My physical therapy colleagues constantly ask me: “Why do you do strength coaching for swim teams?” or “Why don’t you just become a swim coach since that’s all you post on social media?” These dryland inadequacies are the reason why I write so much about dryland and work with so many teams. I am trying to improve this generation of swimmers so they don’t have to go through things that Gustafson, myself, and millions of others have in the past. Luckily, there are small segments of coaches making improvements, but this isn’t the majority.

6 Questions Regarding Weight Training for Teenage Swimmers

Back to resistance training for teenage swimmers. Here are the most common questions I receive regarding resistance training for teenage swimmers:

Is it safe? In all honesty, it often isn’t. This doesn’t mean it can’t be safe with proper guidance, progressions and supervision, but if a swim coach with no education in resistance training is teaching weightlifting to your growing child, I’d argue it isn’t safe. Just because you lift weights or did as a swimmer doesn’t make it safe. A proper program is safe, but must start with many basics and progress to weight training. Once again, when done properly with proper guidance, weight training scientifically is safe for all ages; however you must be able to perform proper body weight form correctly, master all body weight exercises first, then progress to weight training. Also, performing some type of lower-body loading (i.e. body weight training, weight training, jumping) during years of maturation is likely beneficial for preventing low bone mineral density (BMD) in the hips. This increases the risk of osteoporosis and fractures later in life. These formative years are a huge opportunity for bone growth and health! Too often, people are allowed to lift weights on a club team once they reach a certain age. It’s like magic, you turn 16, time to lift weights! This is similar to giving a kid a car without driving lessons at 16. Just because they are a certain age doesn’t make them competent and safe. I’ve worked with some young groups of kids who I’ve given resistance training (often bands, but sometimes weights), but only after they’ve mastered all body weight movements, demonstrated safe biomechanics, and needed further overload for improvement.

Does it help swimming? In all honesty, it hasn’t been scientifically proven. However, few things are scientifically proven in swimming or sport, as results are very individual. If you are looking for a detailed breakdown of all the resistance training in swimmers, read this piece. Just remember, many of these resistance training programs are dated and similar to the programs Gustafson, myself, and many others performed. Nonetheless, I believe dryland is beneficial for many things — swimming performance being one of them — but if you don’t, then don’t do it! A poorly-designed dryland program is likely more harmful and wasteful than not doing one (at least have them perform another sport or run around so they can develop BMD, see above).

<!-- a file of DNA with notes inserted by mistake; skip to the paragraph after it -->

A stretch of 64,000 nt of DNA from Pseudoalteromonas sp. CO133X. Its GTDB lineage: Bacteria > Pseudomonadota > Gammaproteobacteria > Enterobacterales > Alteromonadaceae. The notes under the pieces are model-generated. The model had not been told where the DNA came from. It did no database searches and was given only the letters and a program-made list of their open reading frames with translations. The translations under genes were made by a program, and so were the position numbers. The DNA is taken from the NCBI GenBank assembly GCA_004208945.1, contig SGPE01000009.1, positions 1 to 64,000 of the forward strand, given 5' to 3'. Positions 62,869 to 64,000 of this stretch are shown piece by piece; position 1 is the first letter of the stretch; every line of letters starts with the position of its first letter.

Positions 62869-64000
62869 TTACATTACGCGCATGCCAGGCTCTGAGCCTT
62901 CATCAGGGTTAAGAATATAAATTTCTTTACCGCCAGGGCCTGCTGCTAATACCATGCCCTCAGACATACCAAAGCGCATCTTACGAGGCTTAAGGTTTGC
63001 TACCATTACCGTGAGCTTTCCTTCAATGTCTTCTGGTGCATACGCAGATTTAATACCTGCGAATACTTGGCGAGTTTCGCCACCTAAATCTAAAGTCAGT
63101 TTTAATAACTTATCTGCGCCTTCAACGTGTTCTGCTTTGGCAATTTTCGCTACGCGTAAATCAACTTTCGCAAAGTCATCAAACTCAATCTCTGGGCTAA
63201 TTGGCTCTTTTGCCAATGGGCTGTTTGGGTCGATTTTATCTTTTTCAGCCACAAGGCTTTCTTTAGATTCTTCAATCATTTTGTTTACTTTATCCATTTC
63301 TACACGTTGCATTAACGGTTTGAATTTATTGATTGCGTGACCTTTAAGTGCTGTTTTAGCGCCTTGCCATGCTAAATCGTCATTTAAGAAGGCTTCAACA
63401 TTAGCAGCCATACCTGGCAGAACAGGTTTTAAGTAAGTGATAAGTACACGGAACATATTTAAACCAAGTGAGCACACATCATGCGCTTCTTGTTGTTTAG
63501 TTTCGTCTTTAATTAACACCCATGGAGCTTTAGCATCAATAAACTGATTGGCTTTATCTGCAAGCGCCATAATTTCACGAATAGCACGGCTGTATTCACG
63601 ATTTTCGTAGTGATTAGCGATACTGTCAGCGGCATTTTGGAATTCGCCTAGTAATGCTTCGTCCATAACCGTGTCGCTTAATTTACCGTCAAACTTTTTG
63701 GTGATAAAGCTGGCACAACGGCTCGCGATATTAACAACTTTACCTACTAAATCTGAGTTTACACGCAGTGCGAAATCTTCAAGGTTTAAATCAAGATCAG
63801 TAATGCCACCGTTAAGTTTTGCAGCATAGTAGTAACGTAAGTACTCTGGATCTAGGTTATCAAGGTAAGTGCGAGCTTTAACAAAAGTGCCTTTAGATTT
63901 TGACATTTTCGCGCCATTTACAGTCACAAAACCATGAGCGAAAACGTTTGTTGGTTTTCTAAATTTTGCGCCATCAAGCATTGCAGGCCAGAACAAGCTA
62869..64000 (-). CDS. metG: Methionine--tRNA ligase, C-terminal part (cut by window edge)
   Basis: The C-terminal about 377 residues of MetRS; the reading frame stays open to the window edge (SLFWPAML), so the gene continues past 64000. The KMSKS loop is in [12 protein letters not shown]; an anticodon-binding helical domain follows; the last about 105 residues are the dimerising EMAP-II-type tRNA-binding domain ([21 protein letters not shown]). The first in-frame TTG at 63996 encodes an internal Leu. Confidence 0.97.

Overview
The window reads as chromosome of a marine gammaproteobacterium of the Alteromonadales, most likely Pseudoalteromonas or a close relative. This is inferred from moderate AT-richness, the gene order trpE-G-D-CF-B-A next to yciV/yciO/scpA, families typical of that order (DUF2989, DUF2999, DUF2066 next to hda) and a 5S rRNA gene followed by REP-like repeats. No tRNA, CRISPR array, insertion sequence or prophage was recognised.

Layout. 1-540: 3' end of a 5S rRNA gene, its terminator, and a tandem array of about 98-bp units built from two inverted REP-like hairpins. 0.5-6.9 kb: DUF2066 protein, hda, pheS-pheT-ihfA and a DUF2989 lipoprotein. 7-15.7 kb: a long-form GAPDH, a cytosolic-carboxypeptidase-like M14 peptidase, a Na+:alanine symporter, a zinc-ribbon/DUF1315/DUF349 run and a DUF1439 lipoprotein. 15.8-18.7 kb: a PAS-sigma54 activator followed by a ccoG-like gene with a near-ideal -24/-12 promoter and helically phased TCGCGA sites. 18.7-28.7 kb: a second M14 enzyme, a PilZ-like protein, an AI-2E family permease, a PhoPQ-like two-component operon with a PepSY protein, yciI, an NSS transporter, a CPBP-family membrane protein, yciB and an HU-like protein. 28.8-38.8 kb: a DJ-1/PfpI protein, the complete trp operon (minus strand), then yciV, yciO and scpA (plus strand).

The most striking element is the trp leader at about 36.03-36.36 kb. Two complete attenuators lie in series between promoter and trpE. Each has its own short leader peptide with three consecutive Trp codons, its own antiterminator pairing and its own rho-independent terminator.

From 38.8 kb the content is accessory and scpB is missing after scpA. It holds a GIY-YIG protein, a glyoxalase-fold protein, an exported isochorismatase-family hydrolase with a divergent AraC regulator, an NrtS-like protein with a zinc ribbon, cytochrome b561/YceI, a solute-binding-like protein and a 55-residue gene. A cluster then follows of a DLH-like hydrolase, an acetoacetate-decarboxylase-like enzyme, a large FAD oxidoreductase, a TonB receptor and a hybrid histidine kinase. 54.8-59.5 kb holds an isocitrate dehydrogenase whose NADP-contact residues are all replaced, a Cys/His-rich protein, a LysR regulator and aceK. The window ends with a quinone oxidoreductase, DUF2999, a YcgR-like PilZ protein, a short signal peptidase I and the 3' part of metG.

If Not weight training, then what? A well-designed dryland program must be a unified and consistent program within an entire club. Many clubs have their coaches run their programs separate from one another, resulting in confused swimmers as they progress through programs. Ideally, a club should provide a progressive program from the time children enter the program to the time they leave. This well-planned program must start with the basics: dynamic warm-up, coordination, games, and biomechanics. Next, improving strength, power, and improving muscular imbalances are the next key areas. It should build on these principles, preventing muscular imbalances, while continually developing strength without creating habitual soreness. Once movement mastery with challenging body weight exercises in varying planes of motion occurs, then consider weight training.

Should we run for dryland? If you are looking to burn calories and cause fatigue, which is the goal of some groups/individuals on swim teams, then run. However, dryland is a practice, just like swimming. You should have a purpose and goal for everything in your dryland program, especially the elite athletes. This simple shift in mindset can help tremendously, as most swimmers don’t need more of a workout, they need a practice. Like renowned strength coach Pavel Tstatsouline says, “if you want a workout, run up a hill.”

Will I get too bulky? Weight lifting can certainly put on muscle. Some feel more mass can benefit certain swimmers by increasing their potential for force production and/or increase surface areas for grabbing water. Others feel it adds unwanted resistance in the water, resulting in drag. Luckily, there are methods for increasing strength with putting on muscle mass and without putting on muscle mass. If you are looking for the latter, performing low volume, high-intensity lifts, but not to failure. This routine can build power and strength without adding excess muscle mass. This type of training is also the most supported in the literature for improving maximal swimming velocity.